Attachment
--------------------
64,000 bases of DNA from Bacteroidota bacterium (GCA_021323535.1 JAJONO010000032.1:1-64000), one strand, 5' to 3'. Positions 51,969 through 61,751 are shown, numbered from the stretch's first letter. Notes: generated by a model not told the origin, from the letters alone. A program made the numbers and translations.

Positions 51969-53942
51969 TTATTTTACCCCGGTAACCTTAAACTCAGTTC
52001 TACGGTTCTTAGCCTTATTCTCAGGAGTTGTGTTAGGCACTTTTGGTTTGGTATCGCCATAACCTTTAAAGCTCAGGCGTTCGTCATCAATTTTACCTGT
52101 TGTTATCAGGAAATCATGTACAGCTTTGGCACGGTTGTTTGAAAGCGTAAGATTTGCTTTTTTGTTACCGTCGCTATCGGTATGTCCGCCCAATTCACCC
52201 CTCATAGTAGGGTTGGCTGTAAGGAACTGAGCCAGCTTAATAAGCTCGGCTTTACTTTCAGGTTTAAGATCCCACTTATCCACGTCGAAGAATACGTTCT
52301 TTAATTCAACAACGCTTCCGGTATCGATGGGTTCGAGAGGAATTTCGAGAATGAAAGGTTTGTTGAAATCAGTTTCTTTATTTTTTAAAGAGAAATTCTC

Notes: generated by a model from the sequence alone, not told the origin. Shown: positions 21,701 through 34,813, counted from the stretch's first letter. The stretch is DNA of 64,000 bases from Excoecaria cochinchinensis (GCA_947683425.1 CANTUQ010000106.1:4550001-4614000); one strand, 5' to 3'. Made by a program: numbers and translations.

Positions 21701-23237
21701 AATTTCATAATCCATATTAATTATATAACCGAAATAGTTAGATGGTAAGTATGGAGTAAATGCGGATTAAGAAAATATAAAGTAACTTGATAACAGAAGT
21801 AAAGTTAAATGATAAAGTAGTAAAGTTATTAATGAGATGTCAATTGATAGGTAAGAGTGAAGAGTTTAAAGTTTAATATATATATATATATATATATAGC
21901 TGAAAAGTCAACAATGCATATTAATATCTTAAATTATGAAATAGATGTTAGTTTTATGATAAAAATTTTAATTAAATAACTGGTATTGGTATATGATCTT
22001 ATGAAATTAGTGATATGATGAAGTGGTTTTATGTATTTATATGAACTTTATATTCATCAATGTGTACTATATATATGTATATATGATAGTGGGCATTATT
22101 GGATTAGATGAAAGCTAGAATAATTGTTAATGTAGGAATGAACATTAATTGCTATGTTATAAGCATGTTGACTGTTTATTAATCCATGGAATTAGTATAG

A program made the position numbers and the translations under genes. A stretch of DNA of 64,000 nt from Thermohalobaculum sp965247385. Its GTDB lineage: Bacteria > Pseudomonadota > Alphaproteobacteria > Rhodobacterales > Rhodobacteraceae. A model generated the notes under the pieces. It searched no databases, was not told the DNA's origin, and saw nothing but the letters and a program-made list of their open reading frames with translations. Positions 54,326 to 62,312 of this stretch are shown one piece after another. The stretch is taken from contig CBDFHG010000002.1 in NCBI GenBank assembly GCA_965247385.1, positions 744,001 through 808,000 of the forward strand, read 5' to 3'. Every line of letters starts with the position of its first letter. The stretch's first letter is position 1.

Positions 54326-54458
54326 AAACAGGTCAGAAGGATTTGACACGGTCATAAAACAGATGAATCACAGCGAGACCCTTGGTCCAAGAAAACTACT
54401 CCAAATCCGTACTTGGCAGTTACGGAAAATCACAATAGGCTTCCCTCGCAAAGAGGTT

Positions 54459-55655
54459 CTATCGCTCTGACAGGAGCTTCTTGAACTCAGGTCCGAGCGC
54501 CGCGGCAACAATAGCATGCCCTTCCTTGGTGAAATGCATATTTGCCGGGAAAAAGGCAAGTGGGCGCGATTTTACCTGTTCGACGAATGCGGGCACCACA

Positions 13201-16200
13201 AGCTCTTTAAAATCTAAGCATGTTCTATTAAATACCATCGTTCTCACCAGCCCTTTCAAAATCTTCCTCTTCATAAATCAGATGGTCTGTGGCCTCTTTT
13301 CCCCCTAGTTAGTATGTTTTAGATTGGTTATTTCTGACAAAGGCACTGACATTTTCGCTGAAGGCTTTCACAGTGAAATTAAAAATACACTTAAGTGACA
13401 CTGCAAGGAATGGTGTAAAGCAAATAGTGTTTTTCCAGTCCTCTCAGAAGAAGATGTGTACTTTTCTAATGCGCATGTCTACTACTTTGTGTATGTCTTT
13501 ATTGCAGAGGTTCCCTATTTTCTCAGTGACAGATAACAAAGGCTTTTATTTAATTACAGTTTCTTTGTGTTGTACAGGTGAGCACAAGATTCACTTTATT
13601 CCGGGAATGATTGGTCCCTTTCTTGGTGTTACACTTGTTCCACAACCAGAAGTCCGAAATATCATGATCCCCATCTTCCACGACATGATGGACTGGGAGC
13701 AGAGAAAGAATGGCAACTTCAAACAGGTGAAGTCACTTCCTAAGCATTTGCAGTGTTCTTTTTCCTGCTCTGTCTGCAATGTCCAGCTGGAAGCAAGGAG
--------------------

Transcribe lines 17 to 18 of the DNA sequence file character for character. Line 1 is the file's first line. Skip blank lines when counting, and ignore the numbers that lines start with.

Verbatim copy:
54326 AAACAGGTCAGAAGGATTTGACACGGTCATAAAACAGATGAATCACAGCGAGACCCTTGGTCCAAGAAAACTACT
54401 CCAAATCCGTACTTGGCAGTTACGGAAAATCACAATAGGCTTCCCTCGCAAAGAGGTT